diDate: Mon 3 Jun 2019
Source: FM1 Today [in German, machine trans., edited]

Several cases of pneumonia have occurred in the Ticino Maggia Valley in recent weeks. Those affected have been infected with Q fever. The situation is, however, under the control of the health authorities.

Q fever is transmitted by a bacterium found in goats. The Ticino health authorities have therefore ordered the vaccination of exposed animals. In addition, the transport of the animals from one farm to another was prohibited.

Infection with goat milk is considered very unlikely. Even from person to person, the disease is not transmitted. Q fever manifests itself with flu-like illnesses, but without a cold or sore throat. In 1-2 percent of cases there are complications.

Q fever is a notifiable disease in Switzerland. Since the beginning of the year [2019] around 50 cases have been reported, 20 of them from Ticino, said Daniel Koch of the Federal Office of Public Health (FOPH).

Therefore, there will be an increase this year [2019] compared to the approximately 40 cases that have occurred on average per year since 2012. In 2012, the disease was again declared as notifiable after 17 cases of illness occurred in the canton of Vaud.

According to Koch, the situation is under control, despite the increased occurrence of illnesses in Ticino. The established monitoring system proved its effectiveness. The last time a major epidemic of Q fever occurred in 1983. At that time, more than 400 people fell ill in Valais.
Date: Sun, 28 Apr 2019 11:34:28 +0200

Geneva, April 28, 2019 (AFP) - Four German hikers have been killed by an avalanche in the Swiss Alps, police in the southern canton of Valais said Sunday.   The accident took place on Friday in the village of Fieschertal, but bad weather prevented rescue services from finding the victim's bodies before Saturday, police said.   All equipped with search beacons, and an investigation into their deaths has been opened, they added.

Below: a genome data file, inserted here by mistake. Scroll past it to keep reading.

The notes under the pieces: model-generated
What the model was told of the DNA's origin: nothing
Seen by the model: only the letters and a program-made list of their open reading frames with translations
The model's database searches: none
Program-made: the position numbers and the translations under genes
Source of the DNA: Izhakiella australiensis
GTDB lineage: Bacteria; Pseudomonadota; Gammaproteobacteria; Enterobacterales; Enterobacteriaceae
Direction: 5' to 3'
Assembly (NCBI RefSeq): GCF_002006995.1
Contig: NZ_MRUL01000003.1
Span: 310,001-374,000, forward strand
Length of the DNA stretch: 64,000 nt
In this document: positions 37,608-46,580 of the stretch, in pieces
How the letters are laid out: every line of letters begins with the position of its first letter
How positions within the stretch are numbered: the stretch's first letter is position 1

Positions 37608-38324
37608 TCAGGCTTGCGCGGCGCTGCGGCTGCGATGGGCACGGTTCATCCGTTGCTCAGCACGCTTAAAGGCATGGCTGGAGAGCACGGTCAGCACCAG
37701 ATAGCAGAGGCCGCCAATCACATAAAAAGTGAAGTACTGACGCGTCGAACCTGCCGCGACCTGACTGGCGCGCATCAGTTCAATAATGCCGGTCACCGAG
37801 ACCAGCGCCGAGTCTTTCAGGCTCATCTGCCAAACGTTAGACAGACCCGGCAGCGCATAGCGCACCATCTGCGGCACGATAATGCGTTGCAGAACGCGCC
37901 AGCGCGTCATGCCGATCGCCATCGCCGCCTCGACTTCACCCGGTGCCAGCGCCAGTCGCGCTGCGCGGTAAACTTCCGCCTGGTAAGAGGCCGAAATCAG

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Andorra

General
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This small country is situated between France and Spain. Because of its elevation and proximity to the Pyrenees the climate is generally pleasant throughout the year.
Climate
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During the summer months the temperatures can rise to 30c but there is usually a cooling breeze. Lightening storms can occur during the summer months associated with torrential rain.
Sun Exposure and Dehydration
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Those from Northern Europe can develop significant sun exposure and so remember to use a wide brimmed hat when necessary. The altitude can also lead to significant tiredness and dehydration so take sufficient initial rest and drink plenty of fluids.
Safety & Security
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The level of crime throughout the country directed at tourists is very low. Nevertheless take care of your personal belongings at all times and use hotel safety boxes where possible.
Local Customs